Key Considerations Before Starting a Vet Practice
Starting any business is a big undertaking. Veterinary practices are no exception—in fact, they come with complexities that many other entrepreneurs don't face. To open a vet clinic, you'll need experienced staff with specific qualifications, as well as specialized equipment, technology and licensing.
If you're looking to make the leap and open your own practice, here are some considerations for starting a vet practice to help set you up for success.
Develop a solid business plan
One of the first things you'll need is a sound, strategic plan. This should outline your vision for the practice, including market and competitive research, how much staff you'll need and your target market. It should also specify your pricing structure, projected costs, revenue and financing strategy.
This plan will serve as the foundation for your business, so it's best to create this document once you begin to think about starting a vet practice.
Location, location, location
There are several factors to consider when choosing the right location for your vet practice. You may want to lease or buy a space in an area that has lots of foot traffic. However, this could come with higher real estate costs, which could affect your margins.
On the other hand, you may want to open your practice in a more affordable suburban area that's filled with families who likely have pets. Most people in these locations drive rather than walk, so you'll likely want a space that's off a main road but still highly visible and accessible, with plenty of parking.
Before you decide, carefully research the local community, its demographics, competing businesses that could affect your sales and neighboring businesses that may help you attract more customers. For example, if there's a major pet store a few doors down or a large retailer nearby, this could be a good sign that the location is a good fit.
Hire the right staff
Though you have expertise in veterinary care, you'll need to round out your team with people who have skills and experience in running other areas of the business. You'll need an office manager and other administrative staff, as well as veterinary assistants and technicians.
Think about how many full-time staff members you'll need and whether you can outsource certain tasks. For example, you may not need a full-time cleaning crew, electrician or marketing team. Instead, you can hire these professionals on a case-by-case basis or pay a monthly fee to an outside company for cleaning services.
Keep in line with licensing and regulations
Once you choose a location, research options in the area for an existing space that's set up for a vet clinic or a similar practice—you may be able to lease it out and modify it for your needs. If you're building out a new space, you'll need to get all the necessary permits from your city to begin construction. Work with an architect beforehand to come up with a plan for the build-out. Apply for permits as soon as possible, as the approval process may take several months.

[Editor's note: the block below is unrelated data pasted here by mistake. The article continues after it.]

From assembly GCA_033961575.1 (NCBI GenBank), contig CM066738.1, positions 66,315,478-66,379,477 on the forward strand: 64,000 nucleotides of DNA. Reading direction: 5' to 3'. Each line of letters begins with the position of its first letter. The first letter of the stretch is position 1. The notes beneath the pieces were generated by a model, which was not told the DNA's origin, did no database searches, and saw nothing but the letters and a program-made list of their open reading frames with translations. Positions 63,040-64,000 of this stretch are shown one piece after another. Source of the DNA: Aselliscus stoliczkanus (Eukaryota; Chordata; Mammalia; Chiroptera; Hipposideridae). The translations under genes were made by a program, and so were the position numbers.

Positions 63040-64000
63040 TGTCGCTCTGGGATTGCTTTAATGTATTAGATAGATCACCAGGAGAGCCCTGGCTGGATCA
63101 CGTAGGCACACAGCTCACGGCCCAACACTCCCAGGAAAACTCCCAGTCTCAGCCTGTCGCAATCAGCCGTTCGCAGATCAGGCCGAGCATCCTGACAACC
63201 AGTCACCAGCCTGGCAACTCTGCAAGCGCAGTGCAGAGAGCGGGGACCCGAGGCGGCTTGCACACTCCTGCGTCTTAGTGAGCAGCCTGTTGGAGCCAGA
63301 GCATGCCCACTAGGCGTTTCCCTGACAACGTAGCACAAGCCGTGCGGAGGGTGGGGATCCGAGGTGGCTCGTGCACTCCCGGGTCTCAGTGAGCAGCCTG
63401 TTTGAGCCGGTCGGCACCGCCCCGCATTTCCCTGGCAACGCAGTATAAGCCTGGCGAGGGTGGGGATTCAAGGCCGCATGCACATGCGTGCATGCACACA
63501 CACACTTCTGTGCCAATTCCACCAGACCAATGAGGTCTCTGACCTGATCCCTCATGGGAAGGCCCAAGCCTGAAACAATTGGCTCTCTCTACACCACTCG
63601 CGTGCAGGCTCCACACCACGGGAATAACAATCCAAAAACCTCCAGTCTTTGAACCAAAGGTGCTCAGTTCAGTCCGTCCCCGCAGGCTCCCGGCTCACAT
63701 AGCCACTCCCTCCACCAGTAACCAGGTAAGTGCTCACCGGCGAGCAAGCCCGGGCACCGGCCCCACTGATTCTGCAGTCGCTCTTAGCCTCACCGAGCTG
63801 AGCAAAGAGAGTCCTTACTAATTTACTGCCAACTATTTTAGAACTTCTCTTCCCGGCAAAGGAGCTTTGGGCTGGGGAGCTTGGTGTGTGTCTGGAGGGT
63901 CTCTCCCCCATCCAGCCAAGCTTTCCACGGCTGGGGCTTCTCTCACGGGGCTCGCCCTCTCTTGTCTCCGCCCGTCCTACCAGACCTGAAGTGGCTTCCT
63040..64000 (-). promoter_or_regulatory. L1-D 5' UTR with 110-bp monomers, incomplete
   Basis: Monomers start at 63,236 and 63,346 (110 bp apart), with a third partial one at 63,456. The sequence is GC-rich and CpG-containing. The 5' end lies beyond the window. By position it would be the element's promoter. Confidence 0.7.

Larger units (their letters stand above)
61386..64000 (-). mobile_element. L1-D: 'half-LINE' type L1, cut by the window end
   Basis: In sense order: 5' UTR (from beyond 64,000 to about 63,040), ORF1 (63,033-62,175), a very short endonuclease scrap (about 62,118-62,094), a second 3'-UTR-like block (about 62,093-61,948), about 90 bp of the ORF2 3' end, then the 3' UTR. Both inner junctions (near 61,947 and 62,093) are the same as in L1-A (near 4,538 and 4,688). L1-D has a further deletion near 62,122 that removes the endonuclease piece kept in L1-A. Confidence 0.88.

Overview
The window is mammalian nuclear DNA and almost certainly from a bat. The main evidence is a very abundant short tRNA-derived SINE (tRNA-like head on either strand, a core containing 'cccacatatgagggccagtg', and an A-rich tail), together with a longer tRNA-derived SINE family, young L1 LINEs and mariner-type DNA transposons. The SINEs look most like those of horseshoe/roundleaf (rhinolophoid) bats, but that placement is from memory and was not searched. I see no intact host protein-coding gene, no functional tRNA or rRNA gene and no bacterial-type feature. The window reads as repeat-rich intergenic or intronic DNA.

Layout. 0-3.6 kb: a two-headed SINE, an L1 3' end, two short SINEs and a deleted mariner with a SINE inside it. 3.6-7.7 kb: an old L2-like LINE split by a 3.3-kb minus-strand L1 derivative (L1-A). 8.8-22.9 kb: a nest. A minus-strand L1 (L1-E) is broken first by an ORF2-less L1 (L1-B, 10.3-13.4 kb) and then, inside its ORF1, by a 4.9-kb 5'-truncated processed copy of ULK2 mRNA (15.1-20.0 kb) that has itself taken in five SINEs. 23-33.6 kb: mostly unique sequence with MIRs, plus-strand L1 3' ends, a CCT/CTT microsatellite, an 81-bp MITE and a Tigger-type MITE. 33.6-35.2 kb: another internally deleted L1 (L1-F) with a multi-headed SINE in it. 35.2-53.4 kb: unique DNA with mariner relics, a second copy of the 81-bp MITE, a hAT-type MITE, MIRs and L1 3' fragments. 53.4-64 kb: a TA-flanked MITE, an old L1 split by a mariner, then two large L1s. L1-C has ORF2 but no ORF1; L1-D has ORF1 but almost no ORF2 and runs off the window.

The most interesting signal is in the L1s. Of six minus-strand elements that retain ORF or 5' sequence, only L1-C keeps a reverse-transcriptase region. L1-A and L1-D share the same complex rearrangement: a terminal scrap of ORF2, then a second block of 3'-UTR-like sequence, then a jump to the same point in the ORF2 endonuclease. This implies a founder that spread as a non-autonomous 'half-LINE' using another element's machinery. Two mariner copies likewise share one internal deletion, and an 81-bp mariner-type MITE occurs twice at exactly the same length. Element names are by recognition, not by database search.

As a veterinarian, you must also meet all your state's licensing requirements. For example, you'll need a license from the Drug Enforcement Administration to administer medications and other controlled substances to the animals you'll treat. These licenses will come with application fees and possibly annual renewal fees. Make sure you budget for them as part of your ongoing operating costs.
Investing in technology and equipment
Outside of staffing, equipment and technology are among the largest expenses for vet clinics. You'll need lab, kennel and surgical equipment, as well as diagnostic technology. You'll also need to cover the necessary software, such as an electronic medical record system and video conferencing for telemedicine consults.
If you can't pay for these items out-of-pocket, you can look into getting a loan from a bank in your community to finance new or leased equipment. You can also work with vendors to create a monthly installment payment to plan for any technology investments.
Starting a vet practice is a brave endeavor. With a solid plan and proper planning, you can set yourself up for success and build a practice with a reputation for delivering great veterinary care.
Financial insights for your business
This information is provided for educational purposes only and should not be relied on or interpreted as accounting, financial planning, investment, legal or tax advice. First Citizens Bank (or its affiliates) neither endorses nor guarantees this information, and encourages you to consult a professional for advice applicable to your specific situation.